(cross-posted from Hahví.net)
I was moved to write this post in reaction to an article cited over at Andrew Sullivan’s blog. The original article is called Clean Up Your Fitness Routine: The Case Against Gyms. Here’s the infamous quote:
Gyms are energy-sucking, disease-riddled, crowded, and often expensive. It’s an industry that exists because people pay a lot of money for the privilege of not meeting their personal health goals.
Energy sucking? Meaning, you’ve exercised so you’ve burned some energy? Uh, this is a feature, not a bug.
Disease riddled? Hmm—been to the mall lately? A movie theater? I’m going to play the mom here for a moment and tell you one of the best ways to avoid picking up random cold germs is to never touch your face (eyes, mouth, nose) if you haven’t just washed your hands with soap. I’m serious. Huge difference.
Expensive? I pay $33 and change per month at 24 Hour Fitness, on a month-to-month contract (my advice: don’t sign long-term gym contracts). If you’re paying thousands of dollars a year, as one respondent complained, find a different gym! You don’t need fancy. Come work out with us hoi polloi. We’re really not that bad.
Condescending gym rats: this was another complaint lodged by a respondent, and I have to say, give me a break! I don’t know about your gym, but at our gym we have an amazingly wide spectrum of people that includes polished, silver-haired executives, middle-aged women facing up to years of physical neglect, pods of steroid boys (they rarely seem to work out alone), the elderly, the seriously overweight of all ages, beautiful young men and women, and occasional youngsters. I do not see people getting harassed. I have never been harassed.
I’m out on the floor all the time, where the gender ratios are maybe 80/20 men to women. (Women seem to prefer the classes.) There are no issues. People are extremely polite. Sometimes a guy will be leaning on a machine, watching his buddy take a turn at another device. He’ll move immediately if I ask him. Sometimes someone who doesn’t know the rules will leave too many hundred-pound discs on a leg press. I just ask the nearest strong guy to move them for me. They’re always happy to help.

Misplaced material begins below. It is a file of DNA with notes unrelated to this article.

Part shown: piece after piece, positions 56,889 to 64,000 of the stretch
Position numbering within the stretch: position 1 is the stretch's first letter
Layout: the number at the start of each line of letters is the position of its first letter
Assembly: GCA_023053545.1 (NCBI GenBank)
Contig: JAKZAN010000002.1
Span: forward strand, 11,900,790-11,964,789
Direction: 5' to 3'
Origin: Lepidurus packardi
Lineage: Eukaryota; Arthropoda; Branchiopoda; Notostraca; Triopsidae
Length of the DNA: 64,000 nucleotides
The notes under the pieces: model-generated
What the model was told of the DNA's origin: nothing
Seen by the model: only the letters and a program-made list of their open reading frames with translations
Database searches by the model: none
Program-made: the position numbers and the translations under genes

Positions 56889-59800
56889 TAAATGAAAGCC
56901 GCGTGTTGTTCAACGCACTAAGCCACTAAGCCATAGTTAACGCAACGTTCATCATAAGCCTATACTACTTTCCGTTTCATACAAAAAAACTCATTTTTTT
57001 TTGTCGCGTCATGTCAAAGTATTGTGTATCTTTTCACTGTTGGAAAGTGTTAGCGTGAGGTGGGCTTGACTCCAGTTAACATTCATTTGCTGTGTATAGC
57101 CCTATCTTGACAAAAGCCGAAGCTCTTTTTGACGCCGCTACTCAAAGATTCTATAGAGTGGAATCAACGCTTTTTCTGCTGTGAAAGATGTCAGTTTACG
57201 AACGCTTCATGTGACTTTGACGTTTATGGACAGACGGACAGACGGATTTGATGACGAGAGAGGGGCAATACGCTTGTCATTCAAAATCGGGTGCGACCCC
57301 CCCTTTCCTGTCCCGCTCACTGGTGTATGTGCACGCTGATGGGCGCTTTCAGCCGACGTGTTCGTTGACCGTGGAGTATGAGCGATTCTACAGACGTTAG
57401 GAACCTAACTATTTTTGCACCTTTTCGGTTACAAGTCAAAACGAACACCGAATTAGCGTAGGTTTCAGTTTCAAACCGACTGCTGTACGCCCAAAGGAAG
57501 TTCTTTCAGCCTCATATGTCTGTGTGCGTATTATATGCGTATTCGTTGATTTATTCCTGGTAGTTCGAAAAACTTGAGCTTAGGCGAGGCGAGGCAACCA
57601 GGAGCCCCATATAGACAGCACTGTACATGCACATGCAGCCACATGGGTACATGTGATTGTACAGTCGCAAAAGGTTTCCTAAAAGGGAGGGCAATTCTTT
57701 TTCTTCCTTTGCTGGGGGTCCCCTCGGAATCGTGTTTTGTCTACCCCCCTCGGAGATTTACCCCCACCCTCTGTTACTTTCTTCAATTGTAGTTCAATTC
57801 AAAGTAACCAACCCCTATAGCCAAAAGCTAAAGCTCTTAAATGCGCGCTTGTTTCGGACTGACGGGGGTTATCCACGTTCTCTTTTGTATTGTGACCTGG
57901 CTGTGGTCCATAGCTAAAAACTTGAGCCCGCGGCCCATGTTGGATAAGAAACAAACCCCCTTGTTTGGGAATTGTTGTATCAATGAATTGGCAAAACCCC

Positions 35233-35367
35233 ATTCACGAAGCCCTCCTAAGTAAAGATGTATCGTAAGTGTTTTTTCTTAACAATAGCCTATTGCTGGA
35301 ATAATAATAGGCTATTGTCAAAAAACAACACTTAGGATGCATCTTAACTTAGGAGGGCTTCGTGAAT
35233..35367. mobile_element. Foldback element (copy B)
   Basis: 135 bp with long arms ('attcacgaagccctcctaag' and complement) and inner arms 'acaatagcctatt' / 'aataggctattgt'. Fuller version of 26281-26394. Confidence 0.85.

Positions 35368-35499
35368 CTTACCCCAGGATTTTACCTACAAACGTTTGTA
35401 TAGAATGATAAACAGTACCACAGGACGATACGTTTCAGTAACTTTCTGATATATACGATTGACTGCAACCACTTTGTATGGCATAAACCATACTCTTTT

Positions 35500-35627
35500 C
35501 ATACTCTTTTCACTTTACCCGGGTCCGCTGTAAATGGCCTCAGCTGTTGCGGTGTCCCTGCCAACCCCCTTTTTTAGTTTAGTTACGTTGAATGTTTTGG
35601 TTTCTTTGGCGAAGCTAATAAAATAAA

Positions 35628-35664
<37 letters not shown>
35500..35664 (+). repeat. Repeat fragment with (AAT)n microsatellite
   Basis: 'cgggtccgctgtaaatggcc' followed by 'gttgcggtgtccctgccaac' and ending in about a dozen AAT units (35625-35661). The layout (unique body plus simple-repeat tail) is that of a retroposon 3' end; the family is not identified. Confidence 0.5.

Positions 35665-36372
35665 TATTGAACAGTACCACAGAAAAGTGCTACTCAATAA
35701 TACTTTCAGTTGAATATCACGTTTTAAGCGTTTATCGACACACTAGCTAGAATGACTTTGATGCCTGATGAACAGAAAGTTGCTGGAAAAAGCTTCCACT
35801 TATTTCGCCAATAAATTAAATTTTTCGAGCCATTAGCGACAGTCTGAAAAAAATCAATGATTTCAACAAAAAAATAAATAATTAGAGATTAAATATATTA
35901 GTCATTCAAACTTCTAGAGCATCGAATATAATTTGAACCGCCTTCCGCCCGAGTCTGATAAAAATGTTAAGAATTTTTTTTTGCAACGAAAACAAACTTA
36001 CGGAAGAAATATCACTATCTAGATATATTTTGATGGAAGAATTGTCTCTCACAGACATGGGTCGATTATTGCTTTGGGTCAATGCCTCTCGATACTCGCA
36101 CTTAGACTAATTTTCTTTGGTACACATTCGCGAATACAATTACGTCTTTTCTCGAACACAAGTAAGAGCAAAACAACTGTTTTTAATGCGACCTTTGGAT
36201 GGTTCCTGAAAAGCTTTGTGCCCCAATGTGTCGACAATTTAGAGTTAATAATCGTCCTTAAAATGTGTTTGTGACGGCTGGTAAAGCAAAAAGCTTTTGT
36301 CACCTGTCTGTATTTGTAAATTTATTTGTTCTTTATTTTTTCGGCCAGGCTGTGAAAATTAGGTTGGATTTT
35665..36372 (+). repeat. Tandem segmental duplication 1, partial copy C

And every time I’m at the gym door at the same time as a man, he will open the door for me. Young guys, old guys, it doesn’t matter. I never cease to be impressed.
So if your gym is full of snobs or misogynists, find a different gym! And tell management why you’re leaving.
I live on Maui, and you might wonder why anyone would bother going to a gym when they live here. Why not just exercise outside? Well I do, part of the time. I jog the road. But I live on the side of a mountain. Everything is either uphill or downhill, so it’s hard. And unless I go outside very early or very late, it’s hot. And there’s traffic. Also there are no weight machines outdoors, and resistance training is a huge boon to fitness, especially as we age and lose muscle mass.
One great thing about a gym is that it has the power of place. When I walk into the gym, I’m there for one reason and one reason only, so it’s much easier to focus on a workout than it would be if I were using a weight machine at home.
The worst thing about the gym for me is that it’s a half-hour drive to get there, and with the price of gas these days, the round trip costs around $10. So I only go once or twice a week, when we’re going to town for other reasons, but I continue to pay my monthly membership fee, because the results are worth it to me.
Physical fitness should be encouraged. If the gym doesn’t work for you, that’s okay, find another way. But for many of us, gyms remain a great place to get, and stay, in shape.
Linda Nagata is the Locus and Nebula award winning author of The Bohr Maker, Vast, and Memory, all available at Book View Cafe. Her latest book Hepen the Watcher, is the second in a fast-paced mythic fantasy series featuring the antihero demon, Smoke.